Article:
Can Technology Help Reduce Addiction?

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ucsomozaTechnology is very much a fixture in our everyday lives. We rely on gadgets for many things, but can technology help people curb their drug problem? In order to ensure that addicts are taking the medication that prevents them from getting high and sick from their drug of choice, researchers at the University of Cincinnati are looking into developing a software program used on an iPad that would recognize if the person is following the medical protocol set forth by the physician.

Prescription drugs like Oxycontin and Percocet, as well as street drugs like heroin, are very difficult for many addicts to quit. This is mainly due to the fact that these drugs carry with them very painful and long lasting withdrawal symptoms. When a person does not have the drug that they have become dependent on, they quickly start feeling ill. Vomiting, nausea, insomnia, body aches and anxiety are just some of the withdrawal symptoms associated with prescription painkillers and heroin.

In order to help an addict through this difficult time and give them a better chance of maintaining sobriety, doctors often prescribe drugs like buprenorphine or methadone. These drugs are synthetic opioids that can initially help avoid the withdrawal symptoms and reduce the chances of abusing the drugs. Unfortunately, some addicts do not take their medication or abuse it and continue to abuse heroin or painkillers.

For the most part, doctors have no way of knowing if their patient is being honest with them. They can drug test on each visit, but opiates do not stay in the system very long so that the test may not convey an accurate picture on what the patient is consuming. In order to combat this problem, researchers are pairing up with a software company that developed a method to ensure proper compliance is occurring by patients who are being prescribed Suboxone. Patients are given an iPad and every morning when they are taking their medicine they have to do so in front of the iPad, this data is then sent to the physician’s office where they can keep track of the person’s doses.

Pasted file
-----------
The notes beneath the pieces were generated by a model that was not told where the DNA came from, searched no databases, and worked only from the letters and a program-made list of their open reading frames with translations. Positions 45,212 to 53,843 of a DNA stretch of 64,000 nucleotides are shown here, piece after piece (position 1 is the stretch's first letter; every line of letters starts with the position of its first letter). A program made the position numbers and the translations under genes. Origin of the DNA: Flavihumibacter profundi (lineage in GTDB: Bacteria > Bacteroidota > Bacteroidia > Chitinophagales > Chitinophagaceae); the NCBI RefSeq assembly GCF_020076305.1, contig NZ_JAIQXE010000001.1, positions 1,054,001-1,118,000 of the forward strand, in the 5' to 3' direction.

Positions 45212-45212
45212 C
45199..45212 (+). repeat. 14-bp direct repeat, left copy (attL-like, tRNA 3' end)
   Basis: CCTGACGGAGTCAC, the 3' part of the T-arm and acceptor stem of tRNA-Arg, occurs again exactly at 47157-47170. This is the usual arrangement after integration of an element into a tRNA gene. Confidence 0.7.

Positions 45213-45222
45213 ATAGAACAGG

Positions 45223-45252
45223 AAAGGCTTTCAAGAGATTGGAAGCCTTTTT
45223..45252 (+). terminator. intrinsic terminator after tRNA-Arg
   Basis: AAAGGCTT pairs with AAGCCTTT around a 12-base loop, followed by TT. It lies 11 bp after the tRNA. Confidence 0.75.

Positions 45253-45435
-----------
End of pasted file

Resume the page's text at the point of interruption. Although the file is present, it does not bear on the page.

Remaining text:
While this may seem like an extreme measure to some, systems like this are potentially saving many lives. Suboxone is often sold on the street after someone acquires a prescription for the drug and doctors need to make sure their patients are following the medical plan laid out for them.

While medications like buprenorphine may have their place in the addiction treatment field, we typically help people find rehabilitation programs that won’t keep them on synthetic opioids for an extended period of time.

Mike Loverde

As a Certified Intervention Professional (CIP), member of NAATP, NAADAC, and accredited by the Pennsylvania Certification Board, Mike Loverde knows first-hand what it’s like to live life with addiction. By overcoming it, he had a calling to work with others who struggle with drug and alcohol addictions—the people who use and the families who feel helpless watching them decay.

With thousands of interventions across the United States done and many more to come, Loverde continues to own the intervention space, since 2005, by working with medical doctors, psychiatrists, psychologists and others who need expert assistance for their patients who need intervention. To further his impact on behavioral health and maximize intervention effectiveness, Loverde is near completion of a Masters in Addiction Studies (MHS) accreditation, as well as a Licensed Independent Substance Abuse Counselor (LISAC), and is committed to attaining the designation of a Licensed Professional Counselor (LPC).

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